- Please keep these annotations SPOILER-FREE by not revealing information from later pages in the novel.
Page numbers refer to editions with 369 pages, where the story begins on page 1. Not sure if there are other editions with variant pagination. Please let us know otherwise.
Around nightfall Tito let Doc off
Early evening, Saturday, May 2, 1970.
Compare the parallel universes that fascinate viewers of the TV soap Dark Shadows, referenced earlier (128, etc.). Manhattan Beach also happens to be the town where Pynchon lived for many years in the 1960s and early 1970s while working on Gravity's Rainbow.
Some college break or something.
Saturday, May 2, 1970, six days after Easter. It's plausible that Spring Break could be going on. [No this is wacky chronology. Since when do universities have spring break in May? That's about when the spring semester ends. More likely the hazy chronology here signifies Denis' own spaciness, hardly helpful to Doc trying to get his space-time bearings here.]
Denis drifted off to watch Lawrence Welk.
Evening, Saturday, May 2, 1970.
She performed on the Lawrence Welk show and, in the story's period, looked approximately like this.
This ARPAnet trip is eating up my time
Fritz is perhaps the world's first Internet addict.
mind if we call in the lab on this one?
Bigfoot is caught by a variation of his own gag from page 22: "we left the rottweiler back at the station."
if it happened to Thomas Noguchi
Thomas Noguchi, Los Angeles' widely admired chief coroner, was fired by the LA County Board of Supervisors in 1969, and only reinstated after a month-long hearing. The firing was a cause celebre at the time, involving accusations of racial discrimination (against the Board) and of egotism, publicity-seeking, an inordinately gleeful attitude toward death (especially celebrity death), and other personality issues (against Noguchi). In 1982, he was demoted to Deputy Coroner for similar reasons.
I had been enjoying a quiet family evening...watching Lawrence Welk
Evening, Saturday, May 2, 1970. Saturday was the usual night for Welk. Bigfoot seems like a more likely fan of the show than Denis. Welk's show was probably the least hip show on TV, without even the ironic laughs of a Dragnet.
...a steep front edge to it and very short decay time
Wikipedia has an article about the ADSR envelope (attack, decay, sustain, and release). It is described in terms of synthesizers, but all sounds have these components.
The Saturday horror movie tonight was
Late night, Saturday, May 2, 1970.
Producer of "I Walked with a Zombie."
I Walked With a Zombie
1943 horror film directed by Jacques Tourneur. Trust me, the ending is confusing.
Famous Art Deco landmark/theater in Los Angeles.
Next morning...Sunday Times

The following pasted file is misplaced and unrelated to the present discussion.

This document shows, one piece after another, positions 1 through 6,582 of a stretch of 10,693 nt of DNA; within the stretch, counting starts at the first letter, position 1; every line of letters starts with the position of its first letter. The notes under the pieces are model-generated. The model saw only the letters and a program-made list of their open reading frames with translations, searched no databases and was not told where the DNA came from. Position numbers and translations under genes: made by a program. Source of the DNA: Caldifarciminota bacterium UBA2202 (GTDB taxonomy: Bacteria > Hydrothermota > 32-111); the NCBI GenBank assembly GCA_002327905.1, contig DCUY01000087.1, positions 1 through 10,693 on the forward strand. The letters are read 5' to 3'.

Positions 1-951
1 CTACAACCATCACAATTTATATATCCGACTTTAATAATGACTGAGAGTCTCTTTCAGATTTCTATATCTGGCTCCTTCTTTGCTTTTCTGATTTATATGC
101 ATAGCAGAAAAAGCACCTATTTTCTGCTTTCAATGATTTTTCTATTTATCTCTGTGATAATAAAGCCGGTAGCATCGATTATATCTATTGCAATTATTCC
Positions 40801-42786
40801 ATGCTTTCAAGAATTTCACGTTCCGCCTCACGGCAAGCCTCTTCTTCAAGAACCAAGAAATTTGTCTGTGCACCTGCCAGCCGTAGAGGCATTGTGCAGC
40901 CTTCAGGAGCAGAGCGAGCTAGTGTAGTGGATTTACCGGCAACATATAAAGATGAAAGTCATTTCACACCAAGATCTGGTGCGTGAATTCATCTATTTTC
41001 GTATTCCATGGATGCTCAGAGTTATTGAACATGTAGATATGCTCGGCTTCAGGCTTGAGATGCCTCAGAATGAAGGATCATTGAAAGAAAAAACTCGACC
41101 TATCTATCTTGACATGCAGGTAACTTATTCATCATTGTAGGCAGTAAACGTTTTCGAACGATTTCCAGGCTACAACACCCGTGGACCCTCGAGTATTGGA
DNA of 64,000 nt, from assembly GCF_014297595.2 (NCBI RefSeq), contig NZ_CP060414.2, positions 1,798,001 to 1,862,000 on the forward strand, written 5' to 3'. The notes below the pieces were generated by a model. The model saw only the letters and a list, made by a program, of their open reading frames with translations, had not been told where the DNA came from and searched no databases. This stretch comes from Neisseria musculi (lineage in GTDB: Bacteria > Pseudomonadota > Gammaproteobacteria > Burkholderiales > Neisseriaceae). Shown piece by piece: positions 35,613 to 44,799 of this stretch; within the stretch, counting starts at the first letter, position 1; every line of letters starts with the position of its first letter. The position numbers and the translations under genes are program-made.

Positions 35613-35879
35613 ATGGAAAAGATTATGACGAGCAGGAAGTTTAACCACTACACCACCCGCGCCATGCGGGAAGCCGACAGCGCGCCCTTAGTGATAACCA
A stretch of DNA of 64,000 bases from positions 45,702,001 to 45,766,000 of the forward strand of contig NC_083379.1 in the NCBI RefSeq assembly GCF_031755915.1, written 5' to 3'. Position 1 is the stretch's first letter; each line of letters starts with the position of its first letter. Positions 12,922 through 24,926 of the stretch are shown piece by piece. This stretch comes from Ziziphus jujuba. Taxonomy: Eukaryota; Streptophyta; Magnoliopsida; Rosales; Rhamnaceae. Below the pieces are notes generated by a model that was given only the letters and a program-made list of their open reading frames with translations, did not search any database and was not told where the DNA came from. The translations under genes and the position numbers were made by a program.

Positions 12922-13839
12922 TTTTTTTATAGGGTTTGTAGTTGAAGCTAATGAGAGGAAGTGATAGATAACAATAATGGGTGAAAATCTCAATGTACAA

Morning, Sunday, May 3, 1970.
Shoot the Pier
In surfing, to "shoot the pier" is to ride a surfboard in between the pilings of a pier.
positioning the Book Review over his lap
He's hiding his erection.
Which didn't keep Doc from driving up to Venice that evening
Evening, Sunday, May 3, 1970.
Pynchon makes lagans - which are literally left by Wolfmann earlier, and by Venice dopers here - into a metaphor for things that are deliberately lost and found again. Among other people and things, this could allude to Coy Harlingen, Mickey Wolfmann, pieces of information (a basic element of nearly all detective stories), Mickey Wolfmann's conscience or lack thereof, and innocence and purity generally.
ah you poor Swedish Fish
Used here in the slang sense of "a weak or inferior fellow" which is an old angler's term, according to A Dictionary of Slang and Unconventional English, 8th Ed. by Eric Partridge  or perhaps more on point, in cards, slang for "an incompetent player whose incompetence can be exploited."  Also, see note for page 49.
Eleventh Commandment about criticizing a fellow flatfoot [...] Is it okay to ask if this party is still on the job?
A bad pun on the Reagan-era Republicans' "eleventh commandment" not to criticize other Republicans. See note for page 48.
as Elvis always sez, when you have such luck
Doc is quoting "All Shook Up":
- My hands are shaky and my knees are weak
- I can't seem to stand on my own two feet
- Who do you thank when you have such luck?
- I'm in love
- I'm all shook up
This was probably a common enough phrase, but perhaps--just maybe--there's a connection to Bob Dylan here. In Dylan's iconic video for "Subterranean Homesick Blues" (the one in which Dylan holds placards with snippets from the lyrics), there are only three cards Dylan holds up that are not part of the song lyrics, including one that says: "Dig Yourself" (the other two, which appear in succession, say "Watch it!" and "Here they come!"). See the video here. The card in question is at 1:51. (I know that that might be a stretch, but a guy can dream, can't he?)
See note for pg. 166.
They approached a courtyard building nearly dissolved in the evening
Evening, Sunday, May 3, 1970.
The moon rose
Night, Sunday, May 3, 1970. Almost a full moon.